Lonely, hol­low-eyed twelve-year-old Conor O’Mal­ley (Lewis Mac­Dougall) is “too old to be a kid, too young to be a man.” The same co­nun­drum holds true for this haunted, im­pres­sively crafted tale from di­rec­tor J.A. Bay­ona, told in fan­tas­tic CGI spe­cial ef­fects, an­i­ma­tion, and live drama. Who is it for? Conor is bul­lied at school, but his life’s real tragedy is the can­cer that is killing his beloved mother (Felic­ity Jones) and throw­ing him to­gether with his au­thor­i­tar­ian grand­mother (Sigour­ney Weaver). His ab­sen­tee fa­ther (Toby Kebbell) shows up to help, but he has a new fam­ily in LA. The mon­ster, a giant an­i­mated tree (voiced by Liam Nee­son) man­i­fests it­self to Conor in night­mar­ish ap­pear­ances and growls three Dick­en­sian sto­ries de­signed to help him un­der­stand what’s hap­pen­ing in his life. In re­turn, Conor must tell the mon­ster his own story — about his dark­est fears. The screen­play by Pa­trick Ness, who cre­ated a prizewinning novel from an idea be­gun by a dy­ing friend, is com­plex and mov­ing, with in­sights about mor­tal­ity and sur­vival, and the vi­su­als are strik­ing. But this one is not for the Frozen crowd. Rated PG-13. 108 min­utes. Vi­o­let Crown. (Jonathan Richards)

NOC­TUR­NAL AN­I­MALS

Tom Ford’s sopho­more fea­ture (his first was 2009’s

A Sin­gle Man) is grip­ping, sweet, bit­ter, and vi­o­lent. The story un­folds in lay­ers. The first is the present, where Su­san (Amy Adams) lives un­hap­pily in her gilded world, which is re­plete with a hand­some hus­band, a gor­geous house, and an up­scale LA art gallery job. A pack­age ar­rives. It’s the manuscript of a novel from her ex-hus­band Edward (Jake Gyl­len­haal), and it plunges us into the next layer — a night­mare of a story. Su­san be­gins to read into the novel’s vi­cious events a com­men­tary on their mar­riage and its wrench­ing breakup. En­ter De­tec­tive Bobby An­des (a su­perb Michael Shan­non), and the endgame of re­venge and ret­ri­bu­tion is on. De­spite his oc­ca­sional fond­ness for hit­ting the nail on the head, Ford has con­structed a com­plex and en­gross­ing movie and as­sem­bled a cast that de­liv­ers su­perbly, from cameos to rel­a­tive un­knowns to the ter­rific trio of Adams, Gyl­len­haal, and Shan­non that tops the bill. Rated R. 116 min­utes. Re­gal DeVar­gas. (Jonathan Richards)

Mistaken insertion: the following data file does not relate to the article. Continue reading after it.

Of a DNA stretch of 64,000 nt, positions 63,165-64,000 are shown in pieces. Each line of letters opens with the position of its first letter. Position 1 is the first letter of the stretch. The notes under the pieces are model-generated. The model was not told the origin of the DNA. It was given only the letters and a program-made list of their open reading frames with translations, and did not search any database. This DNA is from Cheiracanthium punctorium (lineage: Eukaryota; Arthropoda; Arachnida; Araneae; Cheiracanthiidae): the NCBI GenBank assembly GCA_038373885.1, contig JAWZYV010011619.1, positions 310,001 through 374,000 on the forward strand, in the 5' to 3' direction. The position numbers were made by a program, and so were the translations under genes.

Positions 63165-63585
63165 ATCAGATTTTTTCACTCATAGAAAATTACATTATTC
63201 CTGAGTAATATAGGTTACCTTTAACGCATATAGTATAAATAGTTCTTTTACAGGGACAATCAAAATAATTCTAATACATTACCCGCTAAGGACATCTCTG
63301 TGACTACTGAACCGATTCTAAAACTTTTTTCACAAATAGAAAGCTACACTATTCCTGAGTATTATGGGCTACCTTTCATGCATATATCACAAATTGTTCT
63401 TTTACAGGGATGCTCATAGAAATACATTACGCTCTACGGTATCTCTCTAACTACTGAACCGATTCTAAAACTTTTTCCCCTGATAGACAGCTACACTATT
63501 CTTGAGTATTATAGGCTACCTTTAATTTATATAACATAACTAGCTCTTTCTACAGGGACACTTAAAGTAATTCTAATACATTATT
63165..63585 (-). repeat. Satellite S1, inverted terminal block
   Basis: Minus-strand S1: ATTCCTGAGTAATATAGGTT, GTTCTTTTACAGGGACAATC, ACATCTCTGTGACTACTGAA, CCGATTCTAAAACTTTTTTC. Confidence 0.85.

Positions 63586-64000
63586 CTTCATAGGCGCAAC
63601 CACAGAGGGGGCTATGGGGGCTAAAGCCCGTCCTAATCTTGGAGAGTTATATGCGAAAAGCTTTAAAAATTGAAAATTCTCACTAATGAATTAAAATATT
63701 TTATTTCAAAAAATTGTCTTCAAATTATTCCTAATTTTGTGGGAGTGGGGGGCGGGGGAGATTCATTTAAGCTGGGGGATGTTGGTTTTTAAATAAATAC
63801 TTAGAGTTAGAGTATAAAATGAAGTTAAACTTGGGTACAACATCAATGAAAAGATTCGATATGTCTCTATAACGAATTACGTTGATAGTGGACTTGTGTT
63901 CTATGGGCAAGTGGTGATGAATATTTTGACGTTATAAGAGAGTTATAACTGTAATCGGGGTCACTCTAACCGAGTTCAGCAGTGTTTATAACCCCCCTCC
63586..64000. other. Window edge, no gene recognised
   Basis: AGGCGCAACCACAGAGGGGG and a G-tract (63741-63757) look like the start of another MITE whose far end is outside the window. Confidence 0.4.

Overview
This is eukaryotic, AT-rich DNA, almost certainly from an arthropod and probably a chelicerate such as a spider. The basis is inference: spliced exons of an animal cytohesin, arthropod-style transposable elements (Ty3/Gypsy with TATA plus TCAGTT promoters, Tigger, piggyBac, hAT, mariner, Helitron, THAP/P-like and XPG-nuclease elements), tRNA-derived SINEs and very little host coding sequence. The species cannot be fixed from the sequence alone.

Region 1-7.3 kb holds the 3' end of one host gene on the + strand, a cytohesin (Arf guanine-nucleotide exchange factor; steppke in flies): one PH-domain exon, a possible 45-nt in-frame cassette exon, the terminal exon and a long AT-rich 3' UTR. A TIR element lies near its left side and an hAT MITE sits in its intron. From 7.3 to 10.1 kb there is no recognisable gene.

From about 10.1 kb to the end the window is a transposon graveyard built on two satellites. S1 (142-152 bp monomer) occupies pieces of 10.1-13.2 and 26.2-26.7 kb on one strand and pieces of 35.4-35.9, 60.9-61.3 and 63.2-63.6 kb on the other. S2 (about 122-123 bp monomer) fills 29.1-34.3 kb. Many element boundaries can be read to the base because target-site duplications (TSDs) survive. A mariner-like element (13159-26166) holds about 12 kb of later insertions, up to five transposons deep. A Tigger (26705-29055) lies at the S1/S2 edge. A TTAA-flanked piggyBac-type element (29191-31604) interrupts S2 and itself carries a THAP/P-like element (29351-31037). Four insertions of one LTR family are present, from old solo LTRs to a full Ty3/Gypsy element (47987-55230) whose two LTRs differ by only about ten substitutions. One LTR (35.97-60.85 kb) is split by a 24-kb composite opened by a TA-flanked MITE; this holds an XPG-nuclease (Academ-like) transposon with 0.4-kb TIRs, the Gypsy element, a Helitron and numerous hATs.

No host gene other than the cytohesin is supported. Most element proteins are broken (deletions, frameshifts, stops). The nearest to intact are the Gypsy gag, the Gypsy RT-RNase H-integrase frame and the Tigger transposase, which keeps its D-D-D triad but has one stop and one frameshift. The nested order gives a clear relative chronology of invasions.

ROGUE ONE: A STAR WARS STORY

The first side­line story in the Star Wars fran­chise since it came un­der the helm of Walt Dis­ney Stu­dios, Rogue One fol­lows the ef­forts of a des­per­ate group of he­roes on a mis­sion to in­fil­trate an im­pe­rial base and steal the plans for the Death Star. Felic­ity Jones plays Jyn Erso, the daugh­ter of a sci­en­tist who has been forced to work with the Empire on the con­struc­tion of their se­cret weapon. Her hope is to free her fa­ther, but Cas­sian An­dor (Diego Luna) has other plans for the sci­en­tist, who he thinks is a traitor. It’s more down­beat than The Force Awak­ens, but tells its story with the req­ui­site hu­mor and bravura. It’s a chess game in space as the Rogue One crew match their wits against im­pe­rial bad­dies Or­son Kren­nic (Ben Men­del­sohn) and Darth Vader (voiced again by James Earl Jones), in a brief but un­for­get­table ap­pear­ance. The sec­ond half boasts some of the most thrilling ac­tion of any Star Wars film, and with it, much sacri­fice. Rated PG-13. 133 min­utes. Screens in 2-D only at Re­gal Sta­dium 14; DreamCatcher. (Michael Abatemarco) SING In this an­i­mated com­edy, a koala bear named Buster Moon (voiced by Matthew McConaughey) runs a fail­ing theater. He hatches an idea to host a singing com­pe­ti­tion in which his an­i­mal friends sing pop­u­lar songs, bring­ing the com­mu­nity to­gether and al­low­ing some of his friends to show off their ex­hi­bi­tion­ist sides. Reese Wither­spoon, Scar­lett Jo­hans­son, and Seth MacFar­lane pro­vide voices for some of the con­tes­tants. Rated PG. 108 min­utes. Screens in 3-D and 2-D at Re­gal Sta­dium 14. Screens in 2-D only at Vi­o­let Crown; DreamCatcher. (Not re­viewed) UN­DER­WORLD: BLOOD WARS The Un­der­world film se­ries, about an eter­nal war be­tween vam­pires and a race of were­wolves known as the Ly­cans, is some­how now up to its fifth in­stall­ment since its de­but in 2003. This time, the gun-tot­ing, vam­pire “death dealer” Se­lene (Kate Beck­in­sale once more) strives to end the war once and for all. Rated R. 91 min­utes. Screens in 3-D and 2-D at Re­gal Sta­dium 14. Screens in 2-D only at DreamCatcher. (Not re­viewed) WHY HIM? When mild-man­nered fam­ily man Ned Flem­ing (Bryan Cranston) meets brash in­ter­net bil­lion­aire Laird May­hew (James Franco), the boyfriend of his daugh­ter Stephanie (Zoey Deutch), he is ap­palled. With his child­like im­pul­sive­ness and lack of a fil­ter, Laird of­fends Ned ev­ery bit as much as he charms the rest of the Flem­ings. Af­ter it’s made clear that Laird must se­cure Ned’s bless­ing in or­der to pro­pose to Stephanie, a comedic duel com­mences. Rated R. 111 min­utes. Re­gal DeVar­gas; Re­gal Sta­dium 14; DreamCatcher. (Not re­viewed)